Downward spiral is predicted

Greener Journeys, the Campaign for Better Transport and Pteg have launched A Fair Deal for Buses, a joint briefing which outlines the various sources of funding for buses and examines the impact of cuts on networks across the country.

It concludes that reducing overall grant levels would trigger a crisis in bus services, with all the negative impacts on Britain’s economy that would result.

The largest portion of funding comes directly from Government, principally via the Bus Service Operator’s Grant (BSOG) in England, or similar schemes in Wales and Scotland. Research by KPMG for Greener Journeys shows that each pound allocated through BSOG generates up to 3.50 in benefits – principally for passengers, but also for other road users and the wider economy.

However, funding available through BSOG was reduced by 20% in 2012/13. At the same time local authority spending on ‘socially necessary’ bus services and concessionary travel schemes has also declined, with a reduction of 15% (44m) since 2010.

Research by the Campaign for Better Transport has shown that in the last year alone almost 600 bus services across England and Wales were cut, withdrawn or altered.

The inevitable result of further cuts to funding for local bus services is the continuation of current trends, including reductions in service, increases in fares and declining bus usage. Withdrawing BSOG now would likely trigger a 3% rise in fares and a drop in service levels of 7%, with more passengers switching from the bus to private cars. This would have a potentially severe impact on the economy.

High streets would suffer due to reduced access to towns, labour markets outside urban centres would shrink, and greater pressure would be placed on the road network, with a corresponding rise in pollution.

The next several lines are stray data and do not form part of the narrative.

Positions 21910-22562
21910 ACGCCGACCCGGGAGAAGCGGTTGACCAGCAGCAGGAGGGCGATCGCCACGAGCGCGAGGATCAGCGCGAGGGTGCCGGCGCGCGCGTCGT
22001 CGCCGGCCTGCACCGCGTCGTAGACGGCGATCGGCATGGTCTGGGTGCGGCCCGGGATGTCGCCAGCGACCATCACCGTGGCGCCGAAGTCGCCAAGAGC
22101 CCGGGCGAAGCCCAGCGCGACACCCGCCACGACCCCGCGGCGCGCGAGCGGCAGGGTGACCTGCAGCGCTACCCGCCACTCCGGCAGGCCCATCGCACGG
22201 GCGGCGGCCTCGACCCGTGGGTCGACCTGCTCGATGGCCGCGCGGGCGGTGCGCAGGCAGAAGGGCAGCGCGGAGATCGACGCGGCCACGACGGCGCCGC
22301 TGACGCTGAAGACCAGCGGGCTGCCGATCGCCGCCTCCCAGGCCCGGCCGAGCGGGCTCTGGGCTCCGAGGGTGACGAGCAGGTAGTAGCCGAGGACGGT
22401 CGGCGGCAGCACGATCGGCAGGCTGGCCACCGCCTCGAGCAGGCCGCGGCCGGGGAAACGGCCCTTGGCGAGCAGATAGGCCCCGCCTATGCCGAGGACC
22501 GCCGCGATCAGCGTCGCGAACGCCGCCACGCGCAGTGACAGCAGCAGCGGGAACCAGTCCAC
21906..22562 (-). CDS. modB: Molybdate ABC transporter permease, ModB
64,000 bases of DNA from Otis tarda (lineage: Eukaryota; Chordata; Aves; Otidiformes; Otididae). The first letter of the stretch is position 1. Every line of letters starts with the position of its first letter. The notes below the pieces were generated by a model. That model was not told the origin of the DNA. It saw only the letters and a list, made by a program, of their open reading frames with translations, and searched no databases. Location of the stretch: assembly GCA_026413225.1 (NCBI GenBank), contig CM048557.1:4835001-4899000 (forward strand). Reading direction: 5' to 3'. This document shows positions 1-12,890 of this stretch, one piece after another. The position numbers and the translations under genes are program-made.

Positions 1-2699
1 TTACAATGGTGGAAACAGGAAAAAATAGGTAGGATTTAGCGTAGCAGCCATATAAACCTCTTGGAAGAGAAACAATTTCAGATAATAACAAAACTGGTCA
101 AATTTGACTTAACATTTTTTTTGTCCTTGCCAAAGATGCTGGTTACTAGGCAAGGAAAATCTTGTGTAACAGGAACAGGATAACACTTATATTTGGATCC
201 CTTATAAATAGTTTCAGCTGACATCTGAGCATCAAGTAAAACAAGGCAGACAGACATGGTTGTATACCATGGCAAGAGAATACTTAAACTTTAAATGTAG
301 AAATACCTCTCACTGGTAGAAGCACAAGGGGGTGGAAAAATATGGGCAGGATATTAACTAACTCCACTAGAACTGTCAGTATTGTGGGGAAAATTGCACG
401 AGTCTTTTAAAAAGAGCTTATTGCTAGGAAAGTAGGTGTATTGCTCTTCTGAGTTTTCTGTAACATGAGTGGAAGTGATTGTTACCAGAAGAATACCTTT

There would also be significant social impacts, according to new research conducted by Greener Journeys with Mindlab which found that 80% of passengers know someone who completely depends on their local bus service. Half of those surveyed said they would attend fewer events without their local bus service, while 40% said they would be forced to spend less time with family.

According to the three transport campaign groups, failure to maintain the current level of total grant funding for buses would result in a downward spiral in bus services, with major knock-on effects on the economy and society which Britain’s bus networks support so well.

So far the campaign has been covered in the Sun on Sunday as well as other outlets, and the three groups have submitted a formal submission to the Spending Review, ahead of the formal conclusion on 25 November. Throughout the summer and in to the autumn campaigners will be making the case to policymakers in Westminster.

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